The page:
a space velocity between and 30 and preferably 25 cubic ft. of gas per hour per lb. of catalyst. Under such conditions of processing, a substantially gaseous phase separation occurs in the top of the unit 30. This gas containing minor amounts of entrained catalyst particles passes through the cyclone separator 37 and thence through ,line 36 to treating equipment 40. In equipment 40, separation and purification of the desired products is effected and passed from the system through line 4|. The gaseous products are removed from equipment 40 through line 42 and passed into line 24. The catalyst withdrawn through line 35 is passed to reactivating equipment as desired. v As an example of such processing from the reaction unit l0, 150-160 cc. of hydrocarbons heavier than propane and propylene and the low molecular weight alcohols were obtained in an amount of 40-50 cc. per cubic meter of hydrogen and carbon monoxide consumption. In the oil layer of the reaction product from vessel I0, 35% of product mainly alcohols in the Cato C range were obtained. From the reaction unit 30, the following yield products are obtained per cubic meter of H2 and CO consumed, 180 cc. of hydrocarbons heavier than propane and propylene and only cc. of water soluble oxygenated compounds. The oxygenated hydrocarbon in the oil layer was 20% of these hydrocarbons. The composition of the water soluble oxygenated compounds were about 60% ethanol and normal proponal' with traces of methanol, butanol and higher alcohols. Of the remaining 40%, about 20% was acetic and higher acids, 10% aldehydes and 10% ketones.

The overall conversion of Hz and CO in the two reactors was above 93%. The selectivity of the reacted CO to carbon in reactor III was less than 0.2 while that in the second reactor 30 was less.

than 0.5%. Should this degree of H2 and CO conversion be attempted in a single reactor with sufliciently severe operating conditions the yield of water soluble oxygenated compounds would be from to cc./m. of H2 and CO consumed and the selectivity of CO to carbon would be above 0.5% which would have required a large replacement of catalyst to maintain the necessary catalyst size to give satisfactory fluidization in the reactor.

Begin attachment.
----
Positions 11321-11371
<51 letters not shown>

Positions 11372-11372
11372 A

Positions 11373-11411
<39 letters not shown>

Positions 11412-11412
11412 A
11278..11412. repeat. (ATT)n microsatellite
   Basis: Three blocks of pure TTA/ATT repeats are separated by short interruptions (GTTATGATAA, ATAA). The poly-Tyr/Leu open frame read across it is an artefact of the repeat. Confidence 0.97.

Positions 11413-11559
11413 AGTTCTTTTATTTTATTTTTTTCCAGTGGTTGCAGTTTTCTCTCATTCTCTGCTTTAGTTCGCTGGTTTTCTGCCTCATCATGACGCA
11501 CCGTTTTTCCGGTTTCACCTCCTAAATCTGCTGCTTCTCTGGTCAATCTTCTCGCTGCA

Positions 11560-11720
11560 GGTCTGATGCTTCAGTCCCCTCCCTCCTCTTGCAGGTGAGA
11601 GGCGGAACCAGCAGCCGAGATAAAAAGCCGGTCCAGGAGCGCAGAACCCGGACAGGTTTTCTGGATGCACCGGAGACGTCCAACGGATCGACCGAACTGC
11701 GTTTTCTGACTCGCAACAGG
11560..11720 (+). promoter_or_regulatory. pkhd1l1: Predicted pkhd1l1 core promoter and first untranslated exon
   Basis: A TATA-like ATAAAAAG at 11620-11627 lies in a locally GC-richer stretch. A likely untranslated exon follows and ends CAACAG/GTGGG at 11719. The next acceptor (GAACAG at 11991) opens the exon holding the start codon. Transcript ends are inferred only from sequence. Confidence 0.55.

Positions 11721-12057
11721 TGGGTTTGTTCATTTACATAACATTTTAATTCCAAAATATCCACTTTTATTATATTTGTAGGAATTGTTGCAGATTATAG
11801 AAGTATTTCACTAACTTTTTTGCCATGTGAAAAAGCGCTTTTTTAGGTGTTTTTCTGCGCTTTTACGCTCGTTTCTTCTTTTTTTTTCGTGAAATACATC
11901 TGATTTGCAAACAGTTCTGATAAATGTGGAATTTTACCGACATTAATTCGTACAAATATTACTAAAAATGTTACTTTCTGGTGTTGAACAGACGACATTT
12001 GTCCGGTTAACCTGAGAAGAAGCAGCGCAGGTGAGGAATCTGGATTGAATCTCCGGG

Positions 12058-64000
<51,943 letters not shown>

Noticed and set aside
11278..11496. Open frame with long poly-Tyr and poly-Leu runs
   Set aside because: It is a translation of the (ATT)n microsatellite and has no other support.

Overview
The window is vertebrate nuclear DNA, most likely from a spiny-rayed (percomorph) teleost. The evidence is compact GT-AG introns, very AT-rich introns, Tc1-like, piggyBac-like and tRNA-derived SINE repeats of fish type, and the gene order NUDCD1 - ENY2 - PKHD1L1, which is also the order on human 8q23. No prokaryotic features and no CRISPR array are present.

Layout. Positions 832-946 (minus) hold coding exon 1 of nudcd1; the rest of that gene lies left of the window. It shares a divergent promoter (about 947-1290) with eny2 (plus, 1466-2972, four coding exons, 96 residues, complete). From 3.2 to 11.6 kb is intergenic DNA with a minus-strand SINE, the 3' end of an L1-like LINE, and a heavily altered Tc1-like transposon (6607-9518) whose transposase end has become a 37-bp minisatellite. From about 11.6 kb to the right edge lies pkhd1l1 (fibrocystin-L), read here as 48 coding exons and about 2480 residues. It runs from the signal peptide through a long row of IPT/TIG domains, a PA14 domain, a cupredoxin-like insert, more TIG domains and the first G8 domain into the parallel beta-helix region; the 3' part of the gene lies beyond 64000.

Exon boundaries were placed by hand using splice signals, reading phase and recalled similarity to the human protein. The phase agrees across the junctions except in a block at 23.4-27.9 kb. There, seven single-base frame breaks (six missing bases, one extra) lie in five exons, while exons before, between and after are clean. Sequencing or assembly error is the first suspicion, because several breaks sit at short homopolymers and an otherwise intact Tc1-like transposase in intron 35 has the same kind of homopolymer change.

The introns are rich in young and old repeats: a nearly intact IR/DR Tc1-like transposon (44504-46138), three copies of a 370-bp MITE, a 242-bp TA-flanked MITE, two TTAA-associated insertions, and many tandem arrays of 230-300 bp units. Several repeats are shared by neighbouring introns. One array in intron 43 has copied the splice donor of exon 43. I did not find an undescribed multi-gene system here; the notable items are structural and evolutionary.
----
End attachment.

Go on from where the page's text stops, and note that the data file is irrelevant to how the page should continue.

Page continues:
What is claimed is:

1. A process for preparing hydrocarbons and oxygenated hydrocarbons by the hydrogenation of carbon monoxide which comprises contacting in an initial synthesis reaction zone a gaseous mixture containing hydrogen and carbon monoxide in molecular proportion from about 1 to 2:1 and extraneous water vapor in the amount of about 2 to 8% by volume of the combined volume of hydrogen and carbon monoxide with a fluidized iron-type catalyst promoted with about 1 to 8% by weight of an alkali metal compound promoter at a temperature of from about 350 to about 600 F., a pressure of from about 550 to 700 p. s. i., a space velocity from 2 to 30 cubic feet of gaseous mixture per hour per pound of catalyst, a ratio of recycle to fresh feed gas of 1 to 2 volumes recycle per volume of fresh feed, removing the reaction products, treating the vaporous reaction products to separate gaseous and liquid products including hydrocarbons and oxygenated hydrocarbons, contacting the unconverted gases in a second reaction zone with a portion of previously used catalyst, contacting said unconverted gases at a temperature of from 550 to 750 F., a pressure from 200 to 500 p. s. i. and a space velocity of 10 to cubic feet of gas per hour per pound of catalyst, and recovering the hydrocarbons thus formed.